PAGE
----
Elly Blue and Marla Streb are my heroes when it comes to advocating for women's cycling: Elly because she crunched the numbers in a seminal article in Grist Magazine to point out that there are lots of reasons women stay off bikes besides "It's scary and I won't look as pretty!!1!"; Marla, because she (alone) spoke up for mothers at the recent National Women's Cycling Forum, quotably proclaiming that the fact that "Kids are an equipment sport" is an additional challenge for women who bike.
I think the bike advocacy community needs to ask itself what their newly-recruited cycling women are supposed to do in five or so years, when they start becoming mothers.
a.m. temperature: (April 4) 55
a.m. temperature: (April 5) 48
Alex wore (both days): Bogs boots, light cotton pants, short-sleeve shirt, heavy cotton sweater (so Nordic! So tweedy!), winter helmet. For the trip home, we left off the sweater and switched the boots to his regular shoes.
Clothing notes: PERFECT on 4/4. Seriously, a home run clothing-wise, both trips. A little underdressed on 4/5: Coldhands struck again, and I had to spend most of my ride warming his fingers up with my spare hand. Didn't know it was THAT cold when I was choosing his clothes! Maybe there are tiny, thin gloves somewhere that will keep his hands warm and let him ding the bike bells.
Tuesday, March 27, 2012
Don’t be deceived by this balmy image of our ride home. The weather finally took a swing back to normal today, skipping from June temperatures through May and April and into a typical early March. After the relative ease of dressing for bike rides the last few weeks, when I was giving more thought to whether I’d be cool enough than whether Alex would be warm enough, today was an unpleasant shock.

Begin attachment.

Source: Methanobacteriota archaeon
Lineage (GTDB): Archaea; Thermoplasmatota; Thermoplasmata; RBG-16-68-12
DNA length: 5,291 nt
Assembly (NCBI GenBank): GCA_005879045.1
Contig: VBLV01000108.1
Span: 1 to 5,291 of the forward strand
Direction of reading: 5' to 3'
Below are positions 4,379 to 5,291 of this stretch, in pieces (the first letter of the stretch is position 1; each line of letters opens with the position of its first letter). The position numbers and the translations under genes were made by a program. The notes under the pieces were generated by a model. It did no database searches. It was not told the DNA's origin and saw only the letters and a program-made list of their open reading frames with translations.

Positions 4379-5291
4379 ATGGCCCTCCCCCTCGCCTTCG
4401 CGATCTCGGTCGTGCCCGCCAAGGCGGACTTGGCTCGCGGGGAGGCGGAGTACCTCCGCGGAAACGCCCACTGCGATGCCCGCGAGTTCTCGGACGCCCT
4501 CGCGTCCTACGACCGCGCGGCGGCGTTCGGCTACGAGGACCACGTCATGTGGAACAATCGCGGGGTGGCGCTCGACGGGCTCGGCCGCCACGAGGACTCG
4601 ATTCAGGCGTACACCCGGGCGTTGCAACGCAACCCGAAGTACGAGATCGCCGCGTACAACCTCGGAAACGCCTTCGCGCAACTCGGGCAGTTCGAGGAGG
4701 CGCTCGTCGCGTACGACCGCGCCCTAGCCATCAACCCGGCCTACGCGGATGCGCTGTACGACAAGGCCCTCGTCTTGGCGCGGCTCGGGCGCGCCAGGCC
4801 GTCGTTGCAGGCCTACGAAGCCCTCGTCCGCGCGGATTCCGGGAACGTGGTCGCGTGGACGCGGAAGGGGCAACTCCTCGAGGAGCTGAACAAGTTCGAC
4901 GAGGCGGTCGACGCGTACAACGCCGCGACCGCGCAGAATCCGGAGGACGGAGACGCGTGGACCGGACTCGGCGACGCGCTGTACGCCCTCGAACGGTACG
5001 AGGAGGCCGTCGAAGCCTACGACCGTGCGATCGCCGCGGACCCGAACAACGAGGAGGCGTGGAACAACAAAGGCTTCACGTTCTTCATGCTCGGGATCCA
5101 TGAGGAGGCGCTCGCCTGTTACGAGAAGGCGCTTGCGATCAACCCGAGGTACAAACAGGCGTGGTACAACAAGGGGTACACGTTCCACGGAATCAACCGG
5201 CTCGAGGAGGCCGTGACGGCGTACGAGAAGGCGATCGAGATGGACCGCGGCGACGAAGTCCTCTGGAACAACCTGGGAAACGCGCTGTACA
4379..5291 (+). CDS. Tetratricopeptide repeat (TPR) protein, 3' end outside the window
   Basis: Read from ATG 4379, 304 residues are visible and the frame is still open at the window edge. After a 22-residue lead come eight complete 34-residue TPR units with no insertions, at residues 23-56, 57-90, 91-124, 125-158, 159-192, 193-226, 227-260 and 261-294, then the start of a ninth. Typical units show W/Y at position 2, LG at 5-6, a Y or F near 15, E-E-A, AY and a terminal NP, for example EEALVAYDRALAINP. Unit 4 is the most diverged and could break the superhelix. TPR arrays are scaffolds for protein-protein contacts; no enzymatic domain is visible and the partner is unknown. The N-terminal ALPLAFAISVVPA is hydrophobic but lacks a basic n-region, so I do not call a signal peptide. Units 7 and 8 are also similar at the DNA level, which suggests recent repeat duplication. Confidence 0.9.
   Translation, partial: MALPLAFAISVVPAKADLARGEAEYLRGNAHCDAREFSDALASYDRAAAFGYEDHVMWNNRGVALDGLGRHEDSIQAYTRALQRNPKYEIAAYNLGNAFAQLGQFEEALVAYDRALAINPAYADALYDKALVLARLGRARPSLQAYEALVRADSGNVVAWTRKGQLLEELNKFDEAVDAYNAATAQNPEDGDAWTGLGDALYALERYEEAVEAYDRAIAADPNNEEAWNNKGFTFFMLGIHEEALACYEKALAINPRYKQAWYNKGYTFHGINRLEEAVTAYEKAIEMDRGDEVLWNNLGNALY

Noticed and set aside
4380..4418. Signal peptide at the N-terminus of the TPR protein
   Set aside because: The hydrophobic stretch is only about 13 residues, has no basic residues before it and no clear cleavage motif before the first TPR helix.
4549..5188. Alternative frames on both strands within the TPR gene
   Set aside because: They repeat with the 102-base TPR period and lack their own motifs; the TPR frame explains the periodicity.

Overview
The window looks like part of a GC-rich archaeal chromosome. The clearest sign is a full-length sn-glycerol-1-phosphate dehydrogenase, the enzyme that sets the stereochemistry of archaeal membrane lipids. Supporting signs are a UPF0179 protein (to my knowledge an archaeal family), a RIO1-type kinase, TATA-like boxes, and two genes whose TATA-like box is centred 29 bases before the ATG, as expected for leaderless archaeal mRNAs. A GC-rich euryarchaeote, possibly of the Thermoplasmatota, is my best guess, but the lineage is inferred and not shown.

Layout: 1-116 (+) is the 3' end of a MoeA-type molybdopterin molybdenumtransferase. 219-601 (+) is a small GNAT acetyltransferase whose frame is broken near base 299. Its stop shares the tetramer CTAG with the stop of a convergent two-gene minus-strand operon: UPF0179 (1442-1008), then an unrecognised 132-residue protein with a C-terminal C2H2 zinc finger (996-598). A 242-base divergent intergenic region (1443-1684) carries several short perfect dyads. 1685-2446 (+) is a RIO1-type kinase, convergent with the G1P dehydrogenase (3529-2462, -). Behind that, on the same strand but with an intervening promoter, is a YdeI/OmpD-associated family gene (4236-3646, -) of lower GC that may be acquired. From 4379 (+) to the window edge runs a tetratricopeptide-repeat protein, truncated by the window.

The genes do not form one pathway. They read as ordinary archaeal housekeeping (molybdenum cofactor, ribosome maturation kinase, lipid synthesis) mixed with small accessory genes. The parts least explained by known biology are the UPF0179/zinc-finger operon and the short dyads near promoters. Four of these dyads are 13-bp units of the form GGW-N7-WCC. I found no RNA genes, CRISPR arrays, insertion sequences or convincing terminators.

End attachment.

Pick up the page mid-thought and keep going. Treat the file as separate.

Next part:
Alex is back on his mitten strike (after one glorious week when he couldn’t stand NOT to wear his mittens) and was also anti-blankie for the first third of the ride, so he really suffered. His hands were red and icy to the touch when he finally gave in and accepted having a blanket tucked around his legs and hands.
These days, the challenge of dressing Alex for cold bike rides comes from the conflict between two major cognitive milestones: the need for bodily autonomy versus a growing understanding of logical consequences. On the one hand, he’s coming to appreciate the virtues of, say, wearing sunglasses on a bright day to keep sunlight out of his eyes. On the other hand, he resists wearing anything that he hasn’t chosen himself because he’s so desperate to be in charge of his own body and everything that happens to it.
Thus we end up in situations like this morning’s, where I have to let him suffer the consequences of his choices until he finally gives in. He never actually admitted to being cold, but his stony, glum manner today was a marked contrast to his excited chatter on warmer bike rides.
I arrived at daycare with a red-cheeked and snotty kid:
On the plus side, it was much warmer on the way home. We exercised one of the privileges of family cycling and made frequent stops to pick dandelion seed heads on the roadside. Brookland’s sidewalks and tree boxes are now safe from the fluffy menace!
High: 56 Low: 34
Alex wore: Bogs boots, flannel overalls, long-sleeve shirt, puffy coat, cashmere scarf, winter helmet.
Clothing notes: NOTE ABSENCE OF MITTENS. Little dude definitely should have been wearing mittens, and probably another layer on his top half as well. Hands were icy, legs were just a little cool after 45 minutes of biking.
Monday, March 19, 2012
It eventually became clear that we weren't going to complete the Utilitaire challenge to spec. So instead, I decided to let the challenge inspire me to add some truly wacky utilitarian rides to our list just for the heck of it. In addition to lots and lots and lots of daycare/work commutes, we completed the following "utilitarian" rides:
We visited a museum!
We (meaning I) completed some of our apartment move by bike!
We took our moving boxes (and other recycling) to the Transfer Station!
We attended a "community meeting" (in the form of a group bike ride that I organized) with other bikey parents and kids.
Many thanks to Chasing Mailboxes for setting up the Utilitaire challenge, and congratulations to everyone who succeeded!
Friday, February 17, 2012
Have I mentioned that I love this bike? Folding up our ginormous jogging stroller and attaching it to the rack was predictably awkward, but having that big thing strapped to the back of the bike didn’t make any difference at all to how the bike handled.